The yuzu ginger marmalade is great. I really love it. But one of the local farmstands also sells apples, and I couldn't resist. Trouble is, I couldn't resist about two weeks ago, and I feared they would decide to leave before I came up with an activity for them. Dreaming of an apple butter using some of the togarashi (hot peppers) from the farm, I went in search of a recipe. I found this tasty sounding one for apple-ancho butter, but I ended up making a version of this one using some neighborhood yuzu (purchased from another local stand not scavenged!), the apples, and some ginger. So far, it's been a hit with my crew of tasters, although I am not sure how objective they are when it comes down to it.
The yuzu flavor dominates, but perhaps the best part is biting into a little chunk of apple and getting a burst of sweet-sour. A bit of ginger also zips by the taste buds occasionally, which is always pleasant. The apples did not break down much at all, which I'm sure is this type's general behavior. I don't know exactly what type of apple I used, and won't be able to find out for at least another day. (The area stands are still closed up at the moment to celebrate the holiday.) We love it as an eating apple - a nice balance of sweet and tart with good texture - and in our oatmeal.
Otoshio Apple Yuzu Ginger Marmalade*
5 cups yuzu, sliced thin and chopped
3 cups water
5 cups apple, chopped
6x1.5 inches ginger, grated
3.5 cups sugar
Wash and dry the yuzu. Cut in half and slice as thinly as possibly. Remove seeds. Pop the yuzu in the pot and pour the 3 cups of water over it. Peel the apples, core, and chop coarsely. Add the apple to the pan as you go and be sure to submerge them. (It keeps them from discoloring.) Bring the apple-yuzu mixture to a boil and then simmer covered for 30 minutes. Turn off the heat and stir in the sugar until it is dissolved. Bring it to a boil again, and then simmer on medium-high heat uncovered for roughly (see notes below) for 45 minutes. Stir regularly to monitor thickness and prevent burning. When thick enough (see notes below) ladle into hot jars, and process for 10 minutes.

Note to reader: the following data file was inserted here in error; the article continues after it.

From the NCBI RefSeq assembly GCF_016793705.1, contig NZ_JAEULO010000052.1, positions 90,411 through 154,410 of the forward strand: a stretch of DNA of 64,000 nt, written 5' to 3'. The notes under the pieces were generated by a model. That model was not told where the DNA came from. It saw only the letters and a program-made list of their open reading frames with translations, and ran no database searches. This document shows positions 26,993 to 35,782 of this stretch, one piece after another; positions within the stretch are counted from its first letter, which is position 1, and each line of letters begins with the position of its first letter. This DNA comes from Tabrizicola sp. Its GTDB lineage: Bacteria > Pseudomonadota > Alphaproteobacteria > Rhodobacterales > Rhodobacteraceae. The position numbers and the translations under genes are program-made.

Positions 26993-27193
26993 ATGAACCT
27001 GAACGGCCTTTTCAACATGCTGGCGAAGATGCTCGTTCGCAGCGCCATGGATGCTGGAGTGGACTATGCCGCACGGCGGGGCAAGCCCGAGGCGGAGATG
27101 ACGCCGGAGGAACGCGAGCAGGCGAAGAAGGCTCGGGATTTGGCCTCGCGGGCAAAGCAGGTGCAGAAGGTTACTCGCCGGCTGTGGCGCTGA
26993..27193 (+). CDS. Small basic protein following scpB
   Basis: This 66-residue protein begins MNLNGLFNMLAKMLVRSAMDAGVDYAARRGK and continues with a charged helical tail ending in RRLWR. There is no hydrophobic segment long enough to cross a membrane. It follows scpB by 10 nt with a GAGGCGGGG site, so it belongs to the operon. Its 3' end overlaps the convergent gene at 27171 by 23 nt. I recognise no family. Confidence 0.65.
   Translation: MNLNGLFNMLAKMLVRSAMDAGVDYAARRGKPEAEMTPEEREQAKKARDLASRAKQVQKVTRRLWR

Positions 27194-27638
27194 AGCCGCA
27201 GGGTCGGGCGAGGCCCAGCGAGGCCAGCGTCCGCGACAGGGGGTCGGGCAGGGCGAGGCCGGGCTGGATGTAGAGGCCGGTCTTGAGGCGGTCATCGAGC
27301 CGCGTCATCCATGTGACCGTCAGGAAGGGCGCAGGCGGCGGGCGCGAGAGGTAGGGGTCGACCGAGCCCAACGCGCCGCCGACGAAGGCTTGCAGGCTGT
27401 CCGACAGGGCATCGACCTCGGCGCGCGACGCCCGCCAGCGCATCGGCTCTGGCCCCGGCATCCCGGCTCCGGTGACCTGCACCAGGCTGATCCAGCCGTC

*Otoshio is the Japanese formal way of saying 'year', and it's part of the phrase 'Yoi otoshio!' - 'I hope you have a happy New Year!' - that everyone says until 12:01am on January 1st.
Yuzu chopping - I cut the yuzu in half, sliced it thinly, and then cut those long slices in half. In the yuzu-ginger marmalade I did more vigorous chopping, but on a whim did minimal chopping for this batch. It seems to not present a texture issue, and it cooked up just fine.
Seed Removal - My philosophy is to remove some at the initial cutting stage, but look for the majority as they show up later during the cooking process. I'm loitering by the pot anyway to stir and test thickness and generally fret, so I just spoon them out at that time. Some still make it through, but it doesn't really matter if you ask me. And my tasters haven't complained (to me) yet.
Boiling and Simmering - The original recipe didn't specify covering or uncovering, but I'm including it here. It may depend on the kind of apple and/or citrus you use, of course. Keeping on eye on what's cooking is pivotal here (as mentioned in this great Food in Jars post) as always.
Apple - Often used as a source for homemade pectin, my impression was that this apple made for a more even syrup base than my previous batches of marmalade possessed. I rather like how it turned out - a bit more jam-like than chunky marmaladeish - texture-wise, and am thinking about how to achieve this in subsequent creations.
Timing - The second round of boiling and simmering went slightly untimed. My favorite spouse left on a quick errand with the iPhone in his pocket, and I didn't discover this fact until I went to see how much time was left. Instead, I just checked the thickness and decided based on that when to go for it.
Thickness - My usual technique is one suggested in the Ball Canning Book. Using a chilled spoon, dip it in the mixture and see how it pours off. If it dribbles off, it's not ready. If it starts sliding off in a 'sheet', it's about ready. The other test I used last night was to dribble some on a plate and run my finger through the blob. If the blob separates and then slowly comes back together, it's ready. (And you get another chance to taste test your concoction!)